1. Restore coverage by leveraging vetted testers who already work remotely
After falling down, your first step is to get up again. Your priority will be to restore your operational capabilities. As previously outlined, QA teams lack time and real devices to test on. What are your options?
Traditional offshoring may not work, for a simple reason: in most cases, vendors also rely on shared device labs and usually have equipment (desktop computers, etc.) installed. This means that the workforces are heavily impacted by lockdowns and cannot simply move to a home office setup.
In this case, having the established infrastructure of cloud-based crowdsourced testing capabilities comes in handy. Both exploratory and test case-based testing can be handed over to QA professionals around the world who use their own devices, and thereby enable your team to scale up. Find out how your company can benefit by tapping into a globally sourced community of vetted QA professionals, all of whom have been working from home for years.
2. Win time back by improving your communication
The second step is to start walking — and get better at doing so. You will achieve this by improving your teams’ communication skills. Here are some top tips to remember:
You’d rather over-communicate than under-communicate. Even if you think it may be too much, communicating more can help significantly reduce the workload, especially when it comes to user stories, sprint goals or even product vision/strategy.
Working remotely often means asynchronously. It’s fine to ask questions as they arise for you — just don’t expect answers right away.
Align on some core hours when you’ll be “available” for questions and on maximum turnaround times that your peers can expect.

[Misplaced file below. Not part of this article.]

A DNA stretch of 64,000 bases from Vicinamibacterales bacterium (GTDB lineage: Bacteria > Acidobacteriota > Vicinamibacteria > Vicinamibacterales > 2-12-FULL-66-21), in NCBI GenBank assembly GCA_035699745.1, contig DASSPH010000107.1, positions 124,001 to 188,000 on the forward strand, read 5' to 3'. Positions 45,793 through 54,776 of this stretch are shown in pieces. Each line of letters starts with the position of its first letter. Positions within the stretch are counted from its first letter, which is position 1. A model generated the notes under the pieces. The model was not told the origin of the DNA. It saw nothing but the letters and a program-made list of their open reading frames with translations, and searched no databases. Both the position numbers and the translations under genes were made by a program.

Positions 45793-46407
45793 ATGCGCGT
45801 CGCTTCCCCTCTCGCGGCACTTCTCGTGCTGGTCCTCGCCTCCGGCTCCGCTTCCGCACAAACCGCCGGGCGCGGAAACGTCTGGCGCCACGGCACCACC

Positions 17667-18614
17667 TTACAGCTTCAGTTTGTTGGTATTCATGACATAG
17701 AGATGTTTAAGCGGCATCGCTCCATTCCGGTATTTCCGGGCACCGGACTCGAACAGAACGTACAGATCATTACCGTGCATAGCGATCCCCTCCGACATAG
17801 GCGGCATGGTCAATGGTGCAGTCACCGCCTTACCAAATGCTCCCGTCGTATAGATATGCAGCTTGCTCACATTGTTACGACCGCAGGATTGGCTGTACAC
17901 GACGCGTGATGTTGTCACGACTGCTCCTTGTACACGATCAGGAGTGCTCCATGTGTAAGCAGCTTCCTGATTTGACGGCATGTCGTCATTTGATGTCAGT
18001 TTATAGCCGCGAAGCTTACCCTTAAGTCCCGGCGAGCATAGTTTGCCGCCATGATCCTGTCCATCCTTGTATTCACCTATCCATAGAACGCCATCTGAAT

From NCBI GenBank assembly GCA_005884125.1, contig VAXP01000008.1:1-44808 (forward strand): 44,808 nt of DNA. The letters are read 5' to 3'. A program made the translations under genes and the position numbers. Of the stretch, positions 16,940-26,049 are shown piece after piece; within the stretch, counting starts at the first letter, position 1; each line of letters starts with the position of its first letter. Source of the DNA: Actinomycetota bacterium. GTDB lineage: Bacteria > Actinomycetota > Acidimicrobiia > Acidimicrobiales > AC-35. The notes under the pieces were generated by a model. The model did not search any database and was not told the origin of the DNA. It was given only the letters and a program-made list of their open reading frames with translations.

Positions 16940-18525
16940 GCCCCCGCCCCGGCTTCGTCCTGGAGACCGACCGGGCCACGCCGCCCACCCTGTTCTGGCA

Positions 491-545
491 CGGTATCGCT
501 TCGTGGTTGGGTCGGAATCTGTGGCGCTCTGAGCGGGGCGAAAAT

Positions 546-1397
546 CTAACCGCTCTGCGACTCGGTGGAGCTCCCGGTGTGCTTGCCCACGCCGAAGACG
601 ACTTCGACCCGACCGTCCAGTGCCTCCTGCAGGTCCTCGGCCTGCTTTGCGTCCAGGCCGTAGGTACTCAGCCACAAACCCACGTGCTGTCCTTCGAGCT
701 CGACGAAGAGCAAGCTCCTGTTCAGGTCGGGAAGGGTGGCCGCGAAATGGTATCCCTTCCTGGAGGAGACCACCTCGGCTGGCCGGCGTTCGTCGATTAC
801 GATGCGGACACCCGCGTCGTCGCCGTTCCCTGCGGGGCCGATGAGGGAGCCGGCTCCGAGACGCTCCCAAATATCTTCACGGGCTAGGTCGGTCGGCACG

Update your peers more frequently about the status of your work or align on times to catch up again. This way you will not get interrupted as frequently.
Provide a more comprehensive documentation of bugs so that they are easier to reproduce by the developer alone. Remember that work is more asynchronous. At Applause, we typically provide screen recordings and highlighted screenshots attached to all functional issues as well as application logs where applicable.
3. Use this time to level up your processes
You’re already back to walking. But if you really want to improve and speed up your processes, simply change the setup – take a car and get faster!
Indeed, the interruption of day-to-day operations evoked by the coronavirus crisis across the world may actually turn out to be an opportunity to use the idle time to improve your setup.
For example, here at Applause, we often execute test runs over the weekend to make better use of “idle time.” This helps ensure operations aren’t slowed down. Similarly, now that operations are interrupted and many projects are put on hold, you finally have time to assess whether you want to shift left and work on becoming more Agile, improve your engineering system by implementing selected CI/CD processes and tools, or fully move to DevOps. The choice is yours, the situation allows it!